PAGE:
Thank you so much for this very interesting reply!
I had never heard this etymology, but I do know that there were definitely
road-pavers among my ancestors, as supported by census records and recollections
by my great-grandfather (I'll have to review my tapes).
have no good way of verifying my own or anyone else's guesses about the name
until I do a better test to determine relatedness with the various clusters of
Q1b lineages I see on the FTDNA maps for this project. I do seem to share some
autosomal DNA with Nadene Goldfoot according to 23andme, so perhaps we will turn
out to be Litvaks instead of Yekkes after all!
I've informed the family
of this news, who are now outside repaving driveways in celebration as we speak.
--- In Ashkenazi-Q@yahoogroups.com, "D
Bremridge" <drdenver@...> wrote:
> KINDLY PASS THIS MESSAGE
ON TO D.J. WALETZKY AS I AM UNABLE TO FORWARD IT TO HIM DIRECT.
Hi D.J. Waletzky
> I received a copy of your ery interesting email and
forwarded it to a colleague of mine Dr Cyril Hromnik who is a "Solvak" from
> outside the capital of Slovakia which is Bratislawa. Once upon a time
it was all part of the bigger picture of CZECHOSLOVIA.
> Cyril is a Doctor
of Ancient History and Linguistics, graduating at Charles University Prague and
also at Syracuse University
> New York, and has been doing research in
Indo-African Ancent History for the past 30 years which brought him to live
> Cape Town South Africa. As a finely educated European he speaks many
languages hence his rather simple reply to your
> question about the
meaning of your surname - see below.
> Do you remember the name of the
Polish President who died in the aircrash last year ?
> I think it was
very similar if not the same surname as yours. Suggest you check this
> In Cape Town we have a Jewish family with the surname "Wilensky" -
probably all from the same root.
> "I would rather think that
Waletzky or Walecki comes from walec = steam roller or any other roller. This
would seem more likely both in Polish and in Slovak and Czech."
> Dr Cyril
> By the way, what is your first name?
> Denise Bremridge (nee Goldfoot / Goldfus / "Zolotaya
> Cape Town
> South Africa
> On Tue, Apr 26, 2011 at 4:56 PM, D Bremridge
> Dear CAH,
> Could you
possibly forward me an answer to the question below:-
> " am also
abviously looking for anyone with a family connection to the name Waletzky or
Walecki or coming from the towns of Mezritch or Biala Podlaska (Biale). One of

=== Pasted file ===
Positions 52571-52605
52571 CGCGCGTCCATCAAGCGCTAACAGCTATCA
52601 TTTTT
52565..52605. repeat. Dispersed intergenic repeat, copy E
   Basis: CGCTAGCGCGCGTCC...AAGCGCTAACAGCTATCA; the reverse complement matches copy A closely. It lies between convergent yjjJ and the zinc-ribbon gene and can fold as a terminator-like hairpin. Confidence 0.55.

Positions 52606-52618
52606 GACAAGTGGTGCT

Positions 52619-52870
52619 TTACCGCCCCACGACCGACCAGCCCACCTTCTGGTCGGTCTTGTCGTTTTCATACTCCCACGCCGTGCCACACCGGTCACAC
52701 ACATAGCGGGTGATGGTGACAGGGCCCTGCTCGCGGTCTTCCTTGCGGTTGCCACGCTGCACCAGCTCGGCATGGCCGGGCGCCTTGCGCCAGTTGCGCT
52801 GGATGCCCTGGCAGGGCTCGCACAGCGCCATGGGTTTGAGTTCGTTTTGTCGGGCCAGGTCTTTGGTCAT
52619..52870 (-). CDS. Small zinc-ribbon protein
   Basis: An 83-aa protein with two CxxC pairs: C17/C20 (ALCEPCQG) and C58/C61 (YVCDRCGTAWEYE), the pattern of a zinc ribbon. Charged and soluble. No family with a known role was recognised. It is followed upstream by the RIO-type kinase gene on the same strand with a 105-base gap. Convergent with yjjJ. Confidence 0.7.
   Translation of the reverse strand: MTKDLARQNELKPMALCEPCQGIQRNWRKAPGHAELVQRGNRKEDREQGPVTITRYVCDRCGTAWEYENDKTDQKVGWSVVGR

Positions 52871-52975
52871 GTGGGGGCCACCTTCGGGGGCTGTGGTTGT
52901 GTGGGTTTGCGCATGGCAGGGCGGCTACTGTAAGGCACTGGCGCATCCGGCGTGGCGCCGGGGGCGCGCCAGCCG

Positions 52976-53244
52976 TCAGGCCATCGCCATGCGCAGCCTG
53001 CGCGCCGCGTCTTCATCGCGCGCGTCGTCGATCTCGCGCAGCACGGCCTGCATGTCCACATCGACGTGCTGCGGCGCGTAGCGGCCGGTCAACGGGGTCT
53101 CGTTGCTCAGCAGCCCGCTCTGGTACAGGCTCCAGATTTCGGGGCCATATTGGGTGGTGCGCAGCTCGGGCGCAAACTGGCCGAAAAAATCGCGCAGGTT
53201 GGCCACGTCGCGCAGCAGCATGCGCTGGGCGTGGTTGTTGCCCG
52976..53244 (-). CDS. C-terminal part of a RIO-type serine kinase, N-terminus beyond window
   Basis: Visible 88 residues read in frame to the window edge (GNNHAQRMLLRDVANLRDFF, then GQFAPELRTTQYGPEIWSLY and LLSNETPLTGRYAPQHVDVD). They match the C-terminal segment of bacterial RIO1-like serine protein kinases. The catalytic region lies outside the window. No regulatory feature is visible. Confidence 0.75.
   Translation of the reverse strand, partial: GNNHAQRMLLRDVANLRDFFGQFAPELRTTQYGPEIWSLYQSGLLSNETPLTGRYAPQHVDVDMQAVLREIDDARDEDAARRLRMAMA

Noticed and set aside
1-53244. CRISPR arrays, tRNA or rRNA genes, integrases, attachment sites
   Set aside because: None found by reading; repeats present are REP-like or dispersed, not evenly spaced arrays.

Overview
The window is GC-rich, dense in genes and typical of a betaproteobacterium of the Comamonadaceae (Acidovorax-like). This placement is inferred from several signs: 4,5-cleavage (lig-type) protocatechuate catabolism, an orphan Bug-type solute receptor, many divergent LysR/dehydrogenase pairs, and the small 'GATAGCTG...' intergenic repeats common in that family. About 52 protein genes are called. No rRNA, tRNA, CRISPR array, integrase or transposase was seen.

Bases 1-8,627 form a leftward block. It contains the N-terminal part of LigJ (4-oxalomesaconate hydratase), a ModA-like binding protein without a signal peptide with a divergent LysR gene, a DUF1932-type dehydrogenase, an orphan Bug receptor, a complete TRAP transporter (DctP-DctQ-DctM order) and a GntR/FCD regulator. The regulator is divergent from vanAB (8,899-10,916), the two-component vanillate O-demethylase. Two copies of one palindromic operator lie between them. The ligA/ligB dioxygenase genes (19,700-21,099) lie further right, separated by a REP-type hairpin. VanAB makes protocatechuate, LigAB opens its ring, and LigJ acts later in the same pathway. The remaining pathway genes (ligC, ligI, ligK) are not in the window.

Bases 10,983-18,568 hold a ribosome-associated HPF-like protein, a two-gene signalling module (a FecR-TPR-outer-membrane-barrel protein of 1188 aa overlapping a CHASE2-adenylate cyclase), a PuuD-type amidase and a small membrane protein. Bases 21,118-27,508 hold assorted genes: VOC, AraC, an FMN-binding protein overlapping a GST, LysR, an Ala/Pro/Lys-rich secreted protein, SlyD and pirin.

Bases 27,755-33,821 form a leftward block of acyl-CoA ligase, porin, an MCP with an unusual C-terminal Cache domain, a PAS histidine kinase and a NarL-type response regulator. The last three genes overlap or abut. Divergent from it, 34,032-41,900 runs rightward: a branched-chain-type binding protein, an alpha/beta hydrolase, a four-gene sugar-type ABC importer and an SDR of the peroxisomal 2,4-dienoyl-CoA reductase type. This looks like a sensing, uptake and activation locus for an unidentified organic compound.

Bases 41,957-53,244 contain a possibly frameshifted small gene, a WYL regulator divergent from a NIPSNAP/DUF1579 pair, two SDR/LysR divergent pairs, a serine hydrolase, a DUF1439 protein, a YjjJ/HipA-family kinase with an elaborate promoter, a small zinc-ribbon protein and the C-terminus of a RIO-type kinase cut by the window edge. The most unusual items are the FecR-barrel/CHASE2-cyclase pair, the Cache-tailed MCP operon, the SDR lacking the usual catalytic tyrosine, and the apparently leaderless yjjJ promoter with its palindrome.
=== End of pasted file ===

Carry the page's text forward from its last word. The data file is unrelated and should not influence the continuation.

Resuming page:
the major questions I'm trying to answer for myself is whether Waletzky really
means "from Walcz," a town between Sczeczin and Pila in Pomerania, as the
literal translation of the Polish would suggest. I would be very interested in
comparing genes with any Wolinsky Q1bs! "
> D. J.
> Much appreciated
> ----- Original Message -----
> From: zkynyc
> To: Ashkenazi-Q@yahoogroups.com
> Sent: Monday, April 25, 2011 5:10 PM
> Subject: [Ashkenazi-Q]
Doing a genetic genealogy project
> A few months ago I started doing a small documentary
film project about my family history and our relatively unusual last name. By
happenstance, four generations of Waletzkys have all lived within seven blocks
of my current apartment, which is down the street from the synagogue where my
(paternal) grandfather was bar mitzvahed and married my grandmother. We've also
been Yiddish speakers and deeply involved in preserving Yiddish language and
secular-Jewish culture here in New York since my great-grandfather came here
from Mezritch (Miedzyrzec Podlaski, Poland) at the turn of the last
> When 23andme offered their promotional discount, I
could finally afford to have some genetic testing done, and while I was waiting
for my results I did plenty of the same research about Jewish genetics I suspect
many of the members of this group have done themselves.
> So when
I tested Q1b, it raised all sorts of questions that I'd like to ask the group;
anything discussed here would be on background and I wouldn't quote anyone
without their permission in any finished product, as I think this might be
expanded into a feature-length documentary.
> The most obvious
question is whether you think Q1b does in fact imply Khazarian ancestry. I've
wondered about that ever since I found a copy of Arthur Koestler's book in my
synagogue's library when I was 8 and read it cover-to-cover. Reading the recent
messages on this board seems to reflect consensus away from a Khazarian
hypothesis, but there haven't been any concrete theories set forth as far as I
> From my own analysis, I'd say that Khazaria is the most
likely source, given the paucity of other concrete theories. It's important to
note that the Most Recent Common Ancestor is not necessarily the same thing as
the first Jewish Q1b. Given the size and breadth of the sample, I think that
assuming a single common ancestor as the introduction to the Jewish population
doesn't make as much sense for this clade as it does for, say, the distinctively
Jewish clades of I2b or N, which are much smaller.
bottlenecks and genetic drift, reaching the proportion of Q1b to the rest of the